About three weeks ago, I presented a recent drawing I did of Europe's megaherbivore fauna of the Holocene. I promised that I am going to present the aurochs of the drawing on a separate, refined version which is what I am going to do today. I do that because I think it is one of the most accurate aurochs artworks I did recently.
It is not a reconstruction that is based on an actual skeleton, but it is based on such reconstructions. Actually, the basis for the drawing were the bull reconstructions that I did in June 2017. I did them by tracking out mounted skeletons (I corrected anatomical flaws in the mounts at first) to assure maximum precision:
For my recent life illustration, I used the Vig bull and Kopenhagen bull (c and d) as a model, and decided to do it in a running pose. Here is the result (I decided to watermark it as I repeatedly made the experience that my drawings have been used without permission and crediting, which is not pleasant):
While body shape and proportions are dictated by the skeletons and wild cattle anatomy, there are a few aspects that allow subjective decisions. For example, I could have given my aurochs larger horns. But as the horns of Holocene aurochs were smaller on average than those of Pleistocene ones (see here or here), I gave it medium-sized horns. The snout is slightly convex and the nose curves downwards a bit, which is a trait found in many Lidia bulls but also displayed by a skull of a British aurochs. Colouration also leaves room for speculation or subjective decisions (see here), such as the colour of the eel stripe, forelocks and extent of the lightly coloured muzzle. I gave my aurochs a yellowish eel stripe, as it is the most frequent colour in wildtype coloured bulls and written sources are not clear (they just speak of a "lightly coloured" stripe). The lightly coloured mouth is never mentioned in contemporaneous texts, and cave paintings show them only for cows. In wildtype coloured cattle, this trait is very prominent in almost all cows and also widespread in bulls, but aging bulls often have it reduced. In gaurs and bantengs, this trait does occur, but not in all individuals. So perhaps it was not that prominent in grown aurochs bulls as well. As for the colour of the forelocks, I decided to draw them black, as this is better supported by the evidence (see the post linked above).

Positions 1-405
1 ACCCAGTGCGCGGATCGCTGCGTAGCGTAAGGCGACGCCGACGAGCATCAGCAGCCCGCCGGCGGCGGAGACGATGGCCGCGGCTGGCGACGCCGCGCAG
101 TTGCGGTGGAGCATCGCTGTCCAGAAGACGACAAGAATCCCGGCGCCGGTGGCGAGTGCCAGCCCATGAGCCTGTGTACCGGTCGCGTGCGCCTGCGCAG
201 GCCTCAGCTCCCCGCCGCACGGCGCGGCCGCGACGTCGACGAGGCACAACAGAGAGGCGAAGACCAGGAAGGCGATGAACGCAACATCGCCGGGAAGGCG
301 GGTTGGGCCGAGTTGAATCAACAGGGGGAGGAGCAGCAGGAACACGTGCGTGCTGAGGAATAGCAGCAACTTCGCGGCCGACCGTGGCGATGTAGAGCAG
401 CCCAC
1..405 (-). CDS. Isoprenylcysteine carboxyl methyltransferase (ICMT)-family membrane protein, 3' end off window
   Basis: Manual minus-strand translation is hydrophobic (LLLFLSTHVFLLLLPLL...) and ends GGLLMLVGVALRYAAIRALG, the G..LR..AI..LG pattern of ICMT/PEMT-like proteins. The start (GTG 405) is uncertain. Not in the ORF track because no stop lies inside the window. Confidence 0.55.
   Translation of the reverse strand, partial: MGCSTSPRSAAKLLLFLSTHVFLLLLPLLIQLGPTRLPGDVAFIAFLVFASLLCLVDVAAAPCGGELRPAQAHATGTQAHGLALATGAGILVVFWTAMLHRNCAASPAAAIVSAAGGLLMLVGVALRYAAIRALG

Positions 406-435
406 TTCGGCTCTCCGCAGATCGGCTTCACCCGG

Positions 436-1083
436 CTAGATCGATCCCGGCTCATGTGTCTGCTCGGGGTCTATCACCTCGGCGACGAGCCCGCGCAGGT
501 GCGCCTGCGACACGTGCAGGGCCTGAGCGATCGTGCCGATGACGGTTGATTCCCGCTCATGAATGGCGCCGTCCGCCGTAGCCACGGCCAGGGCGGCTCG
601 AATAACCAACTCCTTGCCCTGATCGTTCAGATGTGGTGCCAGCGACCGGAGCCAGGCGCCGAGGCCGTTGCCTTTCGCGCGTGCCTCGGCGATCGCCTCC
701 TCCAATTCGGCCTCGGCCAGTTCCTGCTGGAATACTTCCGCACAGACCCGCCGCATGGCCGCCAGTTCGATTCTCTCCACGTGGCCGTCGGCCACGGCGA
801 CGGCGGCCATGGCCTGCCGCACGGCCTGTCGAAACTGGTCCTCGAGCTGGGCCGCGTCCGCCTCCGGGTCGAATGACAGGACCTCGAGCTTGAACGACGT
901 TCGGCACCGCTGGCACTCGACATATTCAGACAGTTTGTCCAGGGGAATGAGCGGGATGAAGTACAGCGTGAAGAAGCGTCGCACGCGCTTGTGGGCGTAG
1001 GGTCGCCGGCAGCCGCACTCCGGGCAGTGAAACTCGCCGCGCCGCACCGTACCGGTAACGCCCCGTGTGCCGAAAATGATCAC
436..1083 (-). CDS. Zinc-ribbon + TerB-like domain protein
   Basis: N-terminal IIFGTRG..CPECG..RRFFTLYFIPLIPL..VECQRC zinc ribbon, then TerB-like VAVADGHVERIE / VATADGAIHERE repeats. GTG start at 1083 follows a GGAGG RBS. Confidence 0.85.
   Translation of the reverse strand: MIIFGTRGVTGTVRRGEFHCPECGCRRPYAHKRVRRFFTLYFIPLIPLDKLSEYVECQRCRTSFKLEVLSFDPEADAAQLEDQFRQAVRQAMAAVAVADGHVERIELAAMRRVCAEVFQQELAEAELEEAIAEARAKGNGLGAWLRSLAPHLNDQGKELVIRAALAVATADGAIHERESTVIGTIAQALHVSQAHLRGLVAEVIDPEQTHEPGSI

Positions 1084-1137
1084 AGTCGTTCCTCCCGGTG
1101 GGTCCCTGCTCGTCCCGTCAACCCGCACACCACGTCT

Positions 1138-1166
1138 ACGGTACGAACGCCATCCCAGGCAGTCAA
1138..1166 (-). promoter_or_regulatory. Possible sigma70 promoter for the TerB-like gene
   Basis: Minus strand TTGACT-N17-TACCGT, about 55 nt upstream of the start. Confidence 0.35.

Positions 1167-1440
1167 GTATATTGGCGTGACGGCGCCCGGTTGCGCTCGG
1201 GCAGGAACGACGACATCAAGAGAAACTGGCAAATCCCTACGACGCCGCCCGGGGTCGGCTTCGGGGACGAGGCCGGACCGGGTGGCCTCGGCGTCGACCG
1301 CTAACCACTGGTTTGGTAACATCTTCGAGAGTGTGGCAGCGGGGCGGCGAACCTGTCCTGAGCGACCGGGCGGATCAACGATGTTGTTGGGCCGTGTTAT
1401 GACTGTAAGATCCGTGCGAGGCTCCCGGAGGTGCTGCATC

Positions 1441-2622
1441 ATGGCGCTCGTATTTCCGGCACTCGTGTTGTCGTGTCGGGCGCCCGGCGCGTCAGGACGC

All in all, I am very happy with this aurochs drawing as it really shows a 100% of what I imagine a typical Holocene European aurochs bull to have looked like. Perhaps not surprising as it was me who did this drawing, but this is not always the case. The result also bears great similarity to many Lidia bulls (Spanish fighting bulls), but more on that on an upcoming post.
My recent aurochs reconstructions and illustrations all have been rather bull-based, which is why cows are about to follow.